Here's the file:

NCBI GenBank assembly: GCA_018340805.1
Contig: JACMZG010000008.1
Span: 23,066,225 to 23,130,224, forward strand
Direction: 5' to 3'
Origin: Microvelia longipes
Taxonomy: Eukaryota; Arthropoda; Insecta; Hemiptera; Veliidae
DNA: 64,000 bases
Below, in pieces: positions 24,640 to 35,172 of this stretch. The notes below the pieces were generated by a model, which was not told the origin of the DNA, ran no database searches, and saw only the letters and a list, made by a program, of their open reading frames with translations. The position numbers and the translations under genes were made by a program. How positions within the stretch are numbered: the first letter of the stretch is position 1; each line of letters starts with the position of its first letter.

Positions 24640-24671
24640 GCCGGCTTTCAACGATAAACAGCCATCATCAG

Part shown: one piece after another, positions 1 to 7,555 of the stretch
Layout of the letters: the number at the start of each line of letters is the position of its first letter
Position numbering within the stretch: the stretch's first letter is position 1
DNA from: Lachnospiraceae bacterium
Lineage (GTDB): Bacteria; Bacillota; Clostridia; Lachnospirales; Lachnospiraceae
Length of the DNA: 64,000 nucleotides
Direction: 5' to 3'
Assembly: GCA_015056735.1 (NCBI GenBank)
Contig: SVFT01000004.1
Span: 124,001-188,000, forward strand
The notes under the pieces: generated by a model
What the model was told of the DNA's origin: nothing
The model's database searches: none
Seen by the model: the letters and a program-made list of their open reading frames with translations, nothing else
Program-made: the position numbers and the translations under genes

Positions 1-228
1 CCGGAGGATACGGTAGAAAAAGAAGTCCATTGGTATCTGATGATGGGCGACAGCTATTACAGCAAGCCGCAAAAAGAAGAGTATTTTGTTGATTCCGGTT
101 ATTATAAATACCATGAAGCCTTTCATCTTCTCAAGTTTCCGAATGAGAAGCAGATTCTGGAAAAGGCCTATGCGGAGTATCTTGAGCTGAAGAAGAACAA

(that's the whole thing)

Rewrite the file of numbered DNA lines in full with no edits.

NCBI GenBank assembly: GCA_018340805.1
Contig: JACMZG010000008.1
Span: 23,066,225 to 23,130,224, forward strand
Direction: 5' to 3'
Origin: Microvelia longipes
Taxonomy: Eukaryota; Arthropoda; Insecta; Hemiptera; Veliidae
DNA: 64,000 bases
Below, in pieces: positions 24,640 to 35,172 of this stretch. The notes below the pieces were generated by a model, which was not told the origin of the DNA, ran no database searches, and saw only the letters and a list, made by a program, of their open reading frames with translations. The position numbers and the translations under genes were made by a program. How positions within the stretch are numbered: the first letter of the stretch is position 1; each line of letters starts with the position of its first letter.

Positions 24640-24671
24640 GCCGGCTTTCAACGATAAACAGCCATCATCAG

Part shown: one piece after another, positions 1 to 7,555 of the stretch
Layout of the letters: the number at the start of each line of letters is the position of its first letter
Position numbering within the stretch: the stretch's first letter is position 1
DNA from: Lachnospiraceae bacterium
Lineage (GTDB): Bacteria; Bacillota; Clostridia; Lachnospirales; Lachnospiraceae
Length of the DNA: 64,000 nucleotides
Direction: 5' to 3'
Assembly: GCA_015056735.1 (NCBI GenBank)
Contig: SVFT01000004.1
Span: 124,001-188,000, forward strand
The notes under the pieces: generated by a model
What the model was told of the DNA's origin: nothing
The model's database searches: none
Seen by the model: the letters and a program-made list of their open reading frames with translations, nothing else
Program-made: the position numbers and the translations under genes

Positions 1-228
1 CCGGAGGATACGGTAGAAAAAGAAGTCCATTGGTATCTGATGATGGGCGACAGCTATTACAGCAAGCCGCAAAAAGAAGAGTATTTTGTTGATTCCGGTT
101 ATTATAAATACCATGAAGCCTTTCATCTTCTCAAGTTTCCGAATGAGAAGCAGATTCTGGAAAAGGCCTATGCGGAGTATCTTGAGCTGAAGAAGAACAA